Poverty reduction and income generation Because of specific traditional seeds, a person or a community has improved their economy
Climate change adaptation Specific seeds (seed system) used by communities to face climate hazards (drought, flood, etc.)
Tolerance/resistance to salinity, acid soil, pest and diseases Specific traditional seed varieties to fight salinity, to cultivate in saline or Acid soil, to resist/fight pest/diseases
Biodiversity conservation

The role of agrobiodiversity for adaptation to climate change – and which kind of varieties/crops adapt better.

Negative impacts of seed policies on FMSS

Yielding Traditional seed varieties with higher yield than corporate seeds
Cultural sensitivity Traditional seed varieties are specially used for special events in a community
Quality assurance An initiative that develops a quality assurance system for traditional seeds
Trading A well-structured and functional distribution system of traditional seeds from FMSS
Healthy diet (nutrition) Specific traditional seeds are used for specific diets to improve people’s nutrition

Accessibility, Availability, Suitability, Stability

Seeds that meet those criteria
Food self-sufficiency Ensuring food autonomy and independence with farmers’ seeds


If you have a case you would like to share, you are warmly invited to get involved.

Please prepare your Expression of Interest by answering the questions below (Annex) in English or French

and send it to: & by 2 May 2022.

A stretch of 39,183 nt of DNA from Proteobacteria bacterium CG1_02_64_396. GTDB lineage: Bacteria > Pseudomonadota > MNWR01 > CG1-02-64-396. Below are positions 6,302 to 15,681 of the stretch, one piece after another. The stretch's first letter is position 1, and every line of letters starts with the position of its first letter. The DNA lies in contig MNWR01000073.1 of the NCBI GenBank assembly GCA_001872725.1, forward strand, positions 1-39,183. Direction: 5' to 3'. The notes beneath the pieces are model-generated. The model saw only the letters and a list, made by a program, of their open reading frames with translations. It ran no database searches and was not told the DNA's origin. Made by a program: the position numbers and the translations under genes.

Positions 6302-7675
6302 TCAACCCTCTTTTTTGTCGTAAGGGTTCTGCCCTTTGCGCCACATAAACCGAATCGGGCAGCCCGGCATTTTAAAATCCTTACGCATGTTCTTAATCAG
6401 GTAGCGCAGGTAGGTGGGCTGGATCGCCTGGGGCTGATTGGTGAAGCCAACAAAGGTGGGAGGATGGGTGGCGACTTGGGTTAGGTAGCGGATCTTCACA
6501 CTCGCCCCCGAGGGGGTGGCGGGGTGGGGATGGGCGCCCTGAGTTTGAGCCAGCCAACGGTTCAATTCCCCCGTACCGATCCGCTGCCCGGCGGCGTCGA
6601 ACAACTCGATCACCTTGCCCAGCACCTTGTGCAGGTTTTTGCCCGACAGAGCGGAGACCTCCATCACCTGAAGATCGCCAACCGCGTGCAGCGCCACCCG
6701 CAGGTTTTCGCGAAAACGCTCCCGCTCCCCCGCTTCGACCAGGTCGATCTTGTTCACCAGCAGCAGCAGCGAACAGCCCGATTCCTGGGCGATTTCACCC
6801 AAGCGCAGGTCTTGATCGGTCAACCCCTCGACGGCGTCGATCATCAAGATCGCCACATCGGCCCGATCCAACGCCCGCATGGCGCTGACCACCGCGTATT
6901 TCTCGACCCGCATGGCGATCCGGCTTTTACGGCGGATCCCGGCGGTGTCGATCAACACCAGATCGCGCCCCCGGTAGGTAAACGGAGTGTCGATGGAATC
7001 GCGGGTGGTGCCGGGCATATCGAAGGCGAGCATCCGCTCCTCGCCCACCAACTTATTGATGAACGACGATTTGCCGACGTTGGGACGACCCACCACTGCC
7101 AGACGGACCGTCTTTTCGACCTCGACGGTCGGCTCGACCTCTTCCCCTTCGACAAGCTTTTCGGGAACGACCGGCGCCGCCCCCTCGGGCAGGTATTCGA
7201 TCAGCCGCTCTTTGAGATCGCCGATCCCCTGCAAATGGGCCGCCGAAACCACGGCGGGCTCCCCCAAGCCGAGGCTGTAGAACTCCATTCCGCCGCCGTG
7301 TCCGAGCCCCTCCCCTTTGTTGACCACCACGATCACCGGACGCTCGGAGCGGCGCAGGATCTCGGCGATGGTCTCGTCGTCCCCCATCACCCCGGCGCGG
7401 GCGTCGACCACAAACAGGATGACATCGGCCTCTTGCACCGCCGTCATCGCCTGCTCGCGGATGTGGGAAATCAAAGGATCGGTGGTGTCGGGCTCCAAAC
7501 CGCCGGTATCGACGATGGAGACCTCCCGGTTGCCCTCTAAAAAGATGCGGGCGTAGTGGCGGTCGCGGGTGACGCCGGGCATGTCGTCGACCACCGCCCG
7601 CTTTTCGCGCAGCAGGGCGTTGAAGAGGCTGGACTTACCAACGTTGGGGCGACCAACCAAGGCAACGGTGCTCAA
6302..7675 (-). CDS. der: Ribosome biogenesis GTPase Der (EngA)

You can fill the form online here:


Authors of approved[4] expressions of interest will be invited to fully document their case(s) by 10 June. The best case studies will be professionally edited, designed, translated into both English & French, and published online and in hard copy. You can see some recent AFSA case studies on seeds at


Expression of Interest Form (no more than 1 page)

  1. Contact details including a brief presentation of the organization/community
  2. What is the success (the failure)? (30 words max)
  3. How does it work? (50 words max)
  4. Where is it happening or where it happened? (max 25 words)
  5. Is the case being documented? (max 30 words)
  6. If Yes, by whom? Where is it published? (max 30 words)
  7. What is the area concerned: number of villages, impacted people, etc.? (max 50 words)
  8. How does it benefit local communities? (max 50 words)
  9. How can we scale up (or mitigate if negative) the case? (30 words max)
  10. What support do you need to document the case for international publication? (max 25 words)
  11. What are the lessons and challenges? (max 25 words)

Download a copy of this Terms of Reference here

[1] Burkina Faso, Kenya, Tunisia, Senegal, Eswatini, Lesotho, Namibia, Malawi, Mozambique, South Africa, Zambia and Zimbabwe

[2] Lema, N.M (2013). Scoping Study on Seeds and Agriculture Research Processes in Tanzania “The case of small scale farmers’ participation in setting research agenda” A consultancy report for Eastern & Southern Africa Small Scale Farmers’ Forum (ESAFF). Morogoro, Tanzania


[4] This process has set up an approval committee to assess EOIs and review full case studies before final publication.